News Headlines
#107147
2016-02-08

Better management could increase the climate benefits of European forests

Europe's forest coverage has increased by 10% since 1750, but forest management methods have changed dramatically.

News Headlines
#107148
2016-02-08

Tanzania: Research - Forest Income Must Benefit Communities

A Research carried out by Department of Ecology and Natural Resource Management and Department of International Environment and Development Studies, Norwegian University of Life Sciences (NMBU) and the School of Natural Resources and Environment (SNRE), University of Michigan, on Equity in Distr ...

News Headlines
#107149
2016-02-08

Climate Change Is Leaving Native Plants Behind

BERKELEY, Calif. — Willis Linn Jepson encountered a squat shrub while he was collecting botanical specimens on California’s Mount Tamalpais in the fall of 1936. He trimmed off a few branches and jotted down the location along the ridge trail where the manzanita grew, 2,255 feet above sea level.

News Headlines
#107150
2016-02-08

Experts urge extreme caution on 'rewilding' to save wild places

European bison imported from Poland now roam Denmark's Baltic island of Bornholm in places where the animals haven't lived for thousands of years.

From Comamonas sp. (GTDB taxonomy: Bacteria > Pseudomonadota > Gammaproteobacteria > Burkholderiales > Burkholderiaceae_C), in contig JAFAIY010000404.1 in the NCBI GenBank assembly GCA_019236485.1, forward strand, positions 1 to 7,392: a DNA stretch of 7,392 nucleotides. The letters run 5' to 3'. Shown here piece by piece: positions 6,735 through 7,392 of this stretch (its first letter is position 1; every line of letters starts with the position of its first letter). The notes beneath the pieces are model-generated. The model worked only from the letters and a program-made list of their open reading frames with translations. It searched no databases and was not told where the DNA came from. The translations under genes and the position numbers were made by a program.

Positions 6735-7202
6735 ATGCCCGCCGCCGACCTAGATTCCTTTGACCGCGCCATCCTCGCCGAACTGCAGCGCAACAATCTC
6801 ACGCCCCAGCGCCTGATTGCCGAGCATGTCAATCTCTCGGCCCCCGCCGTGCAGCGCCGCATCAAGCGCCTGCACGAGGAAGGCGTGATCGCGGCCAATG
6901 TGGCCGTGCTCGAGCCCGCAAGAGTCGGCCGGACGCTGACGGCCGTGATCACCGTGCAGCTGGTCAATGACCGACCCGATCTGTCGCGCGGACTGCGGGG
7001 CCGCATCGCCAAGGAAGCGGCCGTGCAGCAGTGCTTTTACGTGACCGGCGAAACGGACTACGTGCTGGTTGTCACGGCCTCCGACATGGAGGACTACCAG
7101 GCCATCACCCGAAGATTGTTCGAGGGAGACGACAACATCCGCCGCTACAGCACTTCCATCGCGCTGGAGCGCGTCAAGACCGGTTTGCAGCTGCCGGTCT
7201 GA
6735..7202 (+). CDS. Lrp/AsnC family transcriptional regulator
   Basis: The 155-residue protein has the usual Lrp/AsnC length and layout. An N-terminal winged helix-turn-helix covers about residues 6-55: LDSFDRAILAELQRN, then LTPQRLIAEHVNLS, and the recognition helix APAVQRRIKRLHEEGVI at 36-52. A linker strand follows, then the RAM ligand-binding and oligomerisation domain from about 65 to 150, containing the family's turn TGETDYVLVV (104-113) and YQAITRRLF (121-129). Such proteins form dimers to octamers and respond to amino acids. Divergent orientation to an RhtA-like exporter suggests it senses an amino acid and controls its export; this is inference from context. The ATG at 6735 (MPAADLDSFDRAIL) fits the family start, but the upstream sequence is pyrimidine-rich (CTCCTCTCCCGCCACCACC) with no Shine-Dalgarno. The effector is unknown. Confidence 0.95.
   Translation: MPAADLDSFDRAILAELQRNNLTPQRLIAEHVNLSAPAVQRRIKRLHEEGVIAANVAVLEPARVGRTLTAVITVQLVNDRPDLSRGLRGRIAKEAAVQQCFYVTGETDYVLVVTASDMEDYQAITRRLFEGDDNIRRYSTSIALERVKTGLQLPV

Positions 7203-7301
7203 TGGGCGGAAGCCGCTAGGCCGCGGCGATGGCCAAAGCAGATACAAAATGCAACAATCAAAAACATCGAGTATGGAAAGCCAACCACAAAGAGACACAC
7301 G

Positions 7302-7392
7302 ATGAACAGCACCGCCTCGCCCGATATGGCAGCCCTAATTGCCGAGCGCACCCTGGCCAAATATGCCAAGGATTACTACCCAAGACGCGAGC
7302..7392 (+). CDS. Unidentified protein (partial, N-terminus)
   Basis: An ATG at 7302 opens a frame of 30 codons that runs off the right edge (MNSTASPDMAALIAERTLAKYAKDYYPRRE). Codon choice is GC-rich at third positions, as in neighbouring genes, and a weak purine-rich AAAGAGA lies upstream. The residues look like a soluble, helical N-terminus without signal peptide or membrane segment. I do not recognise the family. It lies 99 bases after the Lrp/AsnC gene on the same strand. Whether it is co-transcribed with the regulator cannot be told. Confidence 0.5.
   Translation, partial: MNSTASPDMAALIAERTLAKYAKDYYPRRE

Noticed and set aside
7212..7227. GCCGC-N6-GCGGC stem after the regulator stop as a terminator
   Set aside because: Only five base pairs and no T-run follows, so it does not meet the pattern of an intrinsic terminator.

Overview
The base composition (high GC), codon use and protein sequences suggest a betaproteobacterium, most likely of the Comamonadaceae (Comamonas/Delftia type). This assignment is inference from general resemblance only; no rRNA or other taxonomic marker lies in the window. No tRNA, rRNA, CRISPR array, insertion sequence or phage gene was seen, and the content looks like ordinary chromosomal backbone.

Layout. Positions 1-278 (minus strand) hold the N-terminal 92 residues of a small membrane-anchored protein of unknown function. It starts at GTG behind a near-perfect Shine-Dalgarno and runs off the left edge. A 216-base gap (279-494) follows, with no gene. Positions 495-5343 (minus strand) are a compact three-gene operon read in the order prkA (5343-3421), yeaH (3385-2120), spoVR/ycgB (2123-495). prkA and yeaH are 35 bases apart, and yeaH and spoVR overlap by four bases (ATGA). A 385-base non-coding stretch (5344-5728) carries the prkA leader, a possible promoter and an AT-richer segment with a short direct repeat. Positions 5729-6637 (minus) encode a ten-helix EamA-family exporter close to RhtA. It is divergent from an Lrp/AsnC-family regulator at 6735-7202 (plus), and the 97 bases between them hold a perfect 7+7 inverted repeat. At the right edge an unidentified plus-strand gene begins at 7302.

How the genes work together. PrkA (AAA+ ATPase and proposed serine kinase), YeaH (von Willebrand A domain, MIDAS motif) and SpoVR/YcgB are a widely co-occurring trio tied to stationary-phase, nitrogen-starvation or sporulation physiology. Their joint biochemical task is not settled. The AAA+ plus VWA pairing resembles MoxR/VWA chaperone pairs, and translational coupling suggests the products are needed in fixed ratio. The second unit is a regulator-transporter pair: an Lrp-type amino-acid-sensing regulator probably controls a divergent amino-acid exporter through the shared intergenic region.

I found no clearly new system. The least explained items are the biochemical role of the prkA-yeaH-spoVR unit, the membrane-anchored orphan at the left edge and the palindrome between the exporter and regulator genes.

News Headlines
#107151
2016-02-08

Spanish water rights fight raises fears for Ebro delta

Environmentalists say one of Europe's most important wetland areas is under threat as Spain and Catalonia argue about the future of the Ebro river.

News Headlines
#107110
2016-02-05

Plastic debris crossing the Pacific can transport more species with the help of barnacles

The smooth surfaces of much of the plastic waste rapidly increasing in the ocean appear to provide poor habitat for animals -- that is, until barnacles step in.

News Headlines
#107111
2016-02-05

Forests not equal when it comes to climate

Two studies show how different tree species affect both carbon storage and local temperatures.

News Headlines
#107112
2016-02-05

Norway pledges $50m to fund Indonesia’s peat restoration

The government of Norway announced on Wednesday it would continue its environmental funding partnership with Indonesia, offering $50 million to support the archipelago’s newly created Peat Restoration Agency.

News Headlines
#107114
2016-02-05

How climate change can affect our pets

Climate change doesn’t just affect habitats for wildlife. It’s also affecting cats and dogs.

News Headlines
#107116
2016-02-05

European Parliament opposes import of three herbicide-resistant GM crops